Takataka hit song banned due to its obscene and degrading lyrics

The Kenya Film Classification Board has taken a decision to BAN the song Takataka by Alvin aka Alvindo. The song which is produced by FastCash Music Group is restricted due to its obscene and degrading lyrics that advocate for violence against women by equating them to trash.
The Board notes with great concern that the song was not submitted for examination and classification. As such, it contravenes Section 12 (2) of the Films and Stage Plays Act. Broadcasting, exhibition, distribution (including online) or possession of this song is, therefore, a criminal offense. Moving forward, the song should not be performed live or broadcast anywhere within the Republic of Kenya. No DJ should play the song either on broadcast station or in entertainment joints.

Lyrics such as:
Nakuroga unakufa….
Roho chafu kama ya shetani…
Nakuja kwa mazishi yako kukula na kukunywa nikucheke ukizikwa…
are primitive and abuse our sensibilities as people and cannot be condoned. The song is a primitive piece of art that should not be celebrated in any way by society. This song and such other obscene content should be rejected by members of a self-respecting society.
The song Takataka is characterized by crude language that objectifies women and glorifies hurting them as a normal reaction to rejection.

In line with the Board’s Classification Guidelines which form the basis of approving or denying approval of film content, the named song has obvious elements of incitement to violence against women by using repetitious emotional phrases and misrepresented facts.

The aggressive and sadistic attitude exhibited by the singer seeks to not only incite men who face rejection by suitors but also justifies hatred and hard feelings that come with possible rejection. In this regard, therefore, Takataka is unsuitable for consumption by any segment of the society, including adults, and is therefore banned for failing the basic tenets of good decency, tone, and taste of good and appropriate content.

As you all know, KFCB is mandated to protect vulnerable segments of society from offensive or harmful media content. Content that objectifies women as sexual objects and refers to them using derogatory terms such as trash must be condemned and the deviants behind such evils subjected to the full force of the law. The power that media holds must be used constructively, not left in the hands of incorrigible artists who are deprived of moral values.

As a Board, we note with great concern that the country has witnessed heart-breaking reports of senseless killings of young women by their lovers. It is regrettable that such incidences are fanned to flame by media content such as the song Takataka.
In view of the foregoing:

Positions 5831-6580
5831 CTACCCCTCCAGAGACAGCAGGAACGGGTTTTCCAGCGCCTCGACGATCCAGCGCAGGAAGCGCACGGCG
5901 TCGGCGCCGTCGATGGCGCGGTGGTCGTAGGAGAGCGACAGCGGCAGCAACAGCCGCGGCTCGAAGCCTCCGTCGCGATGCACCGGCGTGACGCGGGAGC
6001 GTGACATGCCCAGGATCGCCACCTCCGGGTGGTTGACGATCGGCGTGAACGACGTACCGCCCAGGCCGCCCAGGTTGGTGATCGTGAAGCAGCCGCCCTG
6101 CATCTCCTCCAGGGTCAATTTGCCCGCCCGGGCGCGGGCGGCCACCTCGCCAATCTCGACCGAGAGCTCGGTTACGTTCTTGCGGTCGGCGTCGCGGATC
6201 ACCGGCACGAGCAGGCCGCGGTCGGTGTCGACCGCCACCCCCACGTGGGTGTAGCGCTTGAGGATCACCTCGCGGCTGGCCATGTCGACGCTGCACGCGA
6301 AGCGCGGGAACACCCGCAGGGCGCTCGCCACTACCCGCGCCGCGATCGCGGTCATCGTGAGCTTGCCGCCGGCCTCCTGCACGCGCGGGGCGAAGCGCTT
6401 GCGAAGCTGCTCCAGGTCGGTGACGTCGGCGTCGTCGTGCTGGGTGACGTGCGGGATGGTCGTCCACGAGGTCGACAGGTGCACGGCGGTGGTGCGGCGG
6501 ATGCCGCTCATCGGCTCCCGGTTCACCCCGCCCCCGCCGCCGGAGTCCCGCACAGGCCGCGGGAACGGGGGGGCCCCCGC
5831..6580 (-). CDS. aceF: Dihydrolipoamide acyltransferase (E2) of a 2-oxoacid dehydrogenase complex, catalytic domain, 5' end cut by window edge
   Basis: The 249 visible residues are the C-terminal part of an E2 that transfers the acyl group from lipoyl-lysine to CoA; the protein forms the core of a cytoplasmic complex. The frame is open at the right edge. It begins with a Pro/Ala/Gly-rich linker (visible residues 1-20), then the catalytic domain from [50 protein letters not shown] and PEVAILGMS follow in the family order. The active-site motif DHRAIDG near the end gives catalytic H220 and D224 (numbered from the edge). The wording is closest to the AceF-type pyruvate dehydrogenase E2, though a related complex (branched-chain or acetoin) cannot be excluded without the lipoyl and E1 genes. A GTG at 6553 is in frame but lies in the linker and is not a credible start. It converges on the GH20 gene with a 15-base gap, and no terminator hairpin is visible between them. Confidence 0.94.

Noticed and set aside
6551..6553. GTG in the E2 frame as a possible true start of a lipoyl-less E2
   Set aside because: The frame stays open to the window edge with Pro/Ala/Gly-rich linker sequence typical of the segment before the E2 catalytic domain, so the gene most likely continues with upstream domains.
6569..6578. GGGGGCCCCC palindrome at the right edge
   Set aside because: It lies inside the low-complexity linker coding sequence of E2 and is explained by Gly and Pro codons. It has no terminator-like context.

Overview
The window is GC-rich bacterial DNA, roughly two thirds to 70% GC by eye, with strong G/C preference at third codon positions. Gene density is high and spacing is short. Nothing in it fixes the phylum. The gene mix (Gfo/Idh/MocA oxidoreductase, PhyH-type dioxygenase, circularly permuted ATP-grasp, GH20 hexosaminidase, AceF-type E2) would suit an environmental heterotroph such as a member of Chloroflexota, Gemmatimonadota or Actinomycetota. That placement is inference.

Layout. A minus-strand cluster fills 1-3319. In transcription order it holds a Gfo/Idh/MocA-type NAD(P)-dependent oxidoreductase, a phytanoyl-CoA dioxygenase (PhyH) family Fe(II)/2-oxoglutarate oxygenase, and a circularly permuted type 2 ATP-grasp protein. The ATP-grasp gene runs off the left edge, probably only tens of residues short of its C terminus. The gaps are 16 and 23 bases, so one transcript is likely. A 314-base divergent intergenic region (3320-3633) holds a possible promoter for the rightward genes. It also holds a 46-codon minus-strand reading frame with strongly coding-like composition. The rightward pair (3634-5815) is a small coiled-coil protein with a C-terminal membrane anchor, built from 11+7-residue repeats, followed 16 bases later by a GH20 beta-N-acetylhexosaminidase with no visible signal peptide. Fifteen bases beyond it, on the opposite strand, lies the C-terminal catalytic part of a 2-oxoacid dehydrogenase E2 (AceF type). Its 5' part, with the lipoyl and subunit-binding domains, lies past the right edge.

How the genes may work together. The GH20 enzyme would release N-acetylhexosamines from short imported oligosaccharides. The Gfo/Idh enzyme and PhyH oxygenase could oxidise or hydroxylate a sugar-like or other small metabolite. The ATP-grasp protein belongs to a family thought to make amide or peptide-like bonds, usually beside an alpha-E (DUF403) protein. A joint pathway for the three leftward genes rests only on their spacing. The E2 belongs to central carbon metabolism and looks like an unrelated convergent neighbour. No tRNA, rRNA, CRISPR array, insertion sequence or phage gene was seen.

1. The Board hereby summons the said musician to appear before us in 14 days failure to which we shall institute legal proceedings.
2. KFCB declares an immediate ban on the song Takataka from all free-to-air radio and TV stations in Kenya.
3. The Board declares an immediate ban of the song from being played in any club or entertainment joint in Kenya. Any DJ who plays such putrid music, as well as owners of the premises, shall be prosecuted.
4. The Board has instituted the takedown procedures of this song from all online platforms.
5. KFCB will work with County Commissioners across the country to use security apparatus at their disposal to implement this ban in line with the Executive Order No. 1 of 2019.
6. The Board will proceed to institute criminal proceedings against the artist in 14 days if he fails to respond to our summons for a meeting where he can be accompanied by his lawyer.
7. The musician risks a life ban from being a member of any Collective Management Organization in Kenya should he defy these orders.

Finally, the Board would like to urge our artists and the media to create and exhibit content that builds society. Art is the mirror of society and must also set the right agenda by ensuring that content promotes moral responsibility at all times.

Content creators, broadcasters, exhibitors and distributors must respect our culture and desist from promoting content that undermines the cultural sensibilities of the Kenyan people.

We must take art seriously as a tool for shaping the values and character of our children. Obscenity, gender violence, and degradation must not be portrayed as a way of life. Artistes and broadcasters must promote clean content that builds the moral fabric of our nation.

We must discard the misguided notion that content has to be dirty to sell. As a matter of fact, obscene content only appeals to perverted minds and criminals.
In order to reverse the current wave of moral decay, we must all play our part to promote good morals.
Thank you and God bless you.

Dr. Ezekiel Mutua, MBS

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